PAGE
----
Aston Villa vs. QPR, Match Review: Sometimes It's Just Not Your Day

(Photo by Richard Heathcote, Getty Images)

If all you know about this game is the score, you're missing a whole lot of information. Queens Park Ranger's first goal came after a fairly harmless shot was blocked, falling right to Djibril Cisse. Their second came when Stephen Warnock headed a completely harmless cross past Shay Given to score one of the worst own goals in the history of own goals. Neither moment was particularly flattering for the Aston Villa defense, but 99 times out of a hundred neither of those end up being goals. For a total of about five seconds in a game that went on for 95 minutes, things went right for QPR. And as frustrating as it was to get only a point from this game, especially seeing as how it was down almost entirely to mental errors, there's a whole lot to be excited about.

Villa had 70% of the possession, something I would never expect to see, not even in my wildest dreams. And this wasn't an instance of Villa dominating possession and doing nothing with it, either. 23 shots, 15 of them on target. QPR spent the vast majority of the afternoon pinned back in their own area. There were three legitimate claims for hand ball in the area, one of which was absolutely undeniably a penalty that was not awarded. Tactically, Alex McLeish got absolutely everything right. In the attack, the players were tremendous. If not for two defensive blunders, this would have been a convincing win, a statement almost. But those defensive blunders happened, and this is less of a pattern now than a theme. Something has to change.

Stephen Warnock has good days and bad. When he's good, he's tremendous; he's had a few man-of-the-match type performances this season. When he's bad, he's an absolute disaster. Today, he was an absolute disaster, and that's been the case more often than not as of late. There's a consistent meme developing, one where Stephen Warnock is deserving of praise for the way he handled being frozen out of the team by Gerard Houllier. From a professional standpoint, maybe. But has anyone considered that Houllier had good reason for doing so? I don't think Warnock is worth the risk, and today is a pretty excellent example as to why. And Warnock is far from the only culprit along the back line; Alan Hutton continues to be a liability in defense (though credit to him for how well he got forward today) and Carlos Cuellar has been poor in his past two starts. Richard Dunne is a less extreme version of Warnock, prone to the occasional gaffe; the difference is that Dunne's gaffes are less frequent, and his performance the rest of the time is at a high enough level to make him a good player in spite of the hiccups.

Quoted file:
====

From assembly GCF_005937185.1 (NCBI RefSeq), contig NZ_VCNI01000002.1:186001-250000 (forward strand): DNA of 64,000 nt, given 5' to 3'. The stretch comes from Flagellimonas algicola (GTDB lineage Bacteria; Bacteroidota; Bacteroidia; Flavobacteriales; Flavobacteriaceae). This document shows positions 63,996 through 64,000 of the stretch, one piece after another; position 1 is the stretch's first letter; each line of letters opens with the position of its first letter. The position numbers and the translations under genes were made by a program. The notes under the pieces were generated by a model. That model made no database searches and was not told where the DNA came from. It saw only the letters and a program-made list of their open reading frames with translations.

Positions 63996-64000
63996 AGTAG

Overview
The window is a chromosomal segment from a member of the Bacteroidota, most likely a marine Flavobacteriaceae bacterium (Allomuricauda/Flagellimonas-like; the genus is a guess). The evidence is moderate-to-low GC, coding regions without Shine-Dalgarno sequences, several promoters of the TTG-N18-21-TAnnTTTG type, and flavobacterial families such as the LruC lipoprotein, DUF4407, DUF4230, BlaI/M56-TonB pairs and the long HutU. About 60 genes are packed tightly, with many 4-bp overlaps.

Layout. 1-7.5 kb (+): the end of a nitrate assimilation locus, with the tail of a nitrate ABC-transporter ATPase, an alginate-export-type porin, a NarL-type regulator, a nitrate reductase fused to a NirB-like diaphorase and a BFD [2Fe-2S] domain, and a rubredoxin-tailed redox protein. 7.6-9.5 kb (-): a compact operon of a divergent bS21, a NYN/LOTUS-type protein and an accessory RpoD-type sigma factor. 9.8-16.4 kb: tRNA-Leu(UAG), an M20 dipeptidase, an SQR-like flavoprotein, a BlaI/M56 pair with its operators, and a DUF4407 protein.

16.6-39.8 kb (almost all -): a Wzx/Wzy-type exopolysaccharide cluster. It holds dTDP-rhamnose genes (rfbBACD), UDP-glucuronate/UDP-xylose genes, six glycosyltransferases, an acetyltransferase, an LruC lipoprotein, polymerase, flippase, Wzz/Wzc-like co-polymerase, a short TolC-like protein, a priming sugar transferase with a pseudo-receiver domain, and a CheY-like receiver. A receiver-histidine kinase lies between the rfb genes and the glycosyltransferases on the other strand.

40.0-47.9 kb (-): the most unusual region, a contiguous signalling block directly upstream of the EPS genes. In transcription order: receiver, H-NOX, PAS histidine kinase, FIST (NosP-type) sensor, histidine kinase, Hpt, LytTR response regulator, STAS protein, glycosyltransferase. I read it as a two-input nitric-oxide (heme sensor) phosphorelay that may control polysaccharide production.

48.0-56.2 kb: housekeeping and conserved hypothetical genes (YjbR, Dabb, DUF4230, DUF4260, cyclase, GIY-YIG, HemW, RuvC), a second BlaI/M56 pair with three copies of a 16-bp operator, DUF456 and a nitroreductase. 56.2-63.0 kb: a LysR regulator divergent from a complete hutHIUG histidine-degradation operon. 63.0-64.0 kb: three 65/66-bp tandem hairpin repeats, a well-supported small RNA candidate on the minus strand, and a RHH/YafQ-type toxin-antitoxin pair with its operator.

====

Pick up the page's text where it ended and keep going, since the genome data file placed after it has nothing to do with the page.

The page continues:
Alex McLeish inherited this defense and aside from Hutton, he hasn't had much of an opportunity to fix it. But he has other options, and he needs to consider them. I don't begrudge him wanting to give Warnock the chance to prove his worth, but his chance has been squandered. Eric Lichaj can play left back, and appears to be back to full fitness. Enda Stevens is very young, but there's got to be a reason McLeish wanted him in the first place. Hell, at this point I'd rather see N'Zogbia in the back four than Warnock. I am very happy with the job McLeish is doing as of late, in many ways. But he has the power to at least try something else with the defense, and if he chooses not to then he deserves to share in the blame.

Ultimately, there was much to be happy about today. But it's hard to feel as good as one likely ought to after such a dominant performance when schoolboy-level defensive blunders turned a sure win into a frustrating draw. Villa could have been in 9th place, ahead of Stoke on goal difference, with a win today. They'd have been close enough to 7th that a late run at Europe wouldn't have been out of the question. But they dropped points instead, and they did so in an embarrassing fashion. Missed opportunities are just about the most frustrating thing in sports, and iftoday was anything, it was that.

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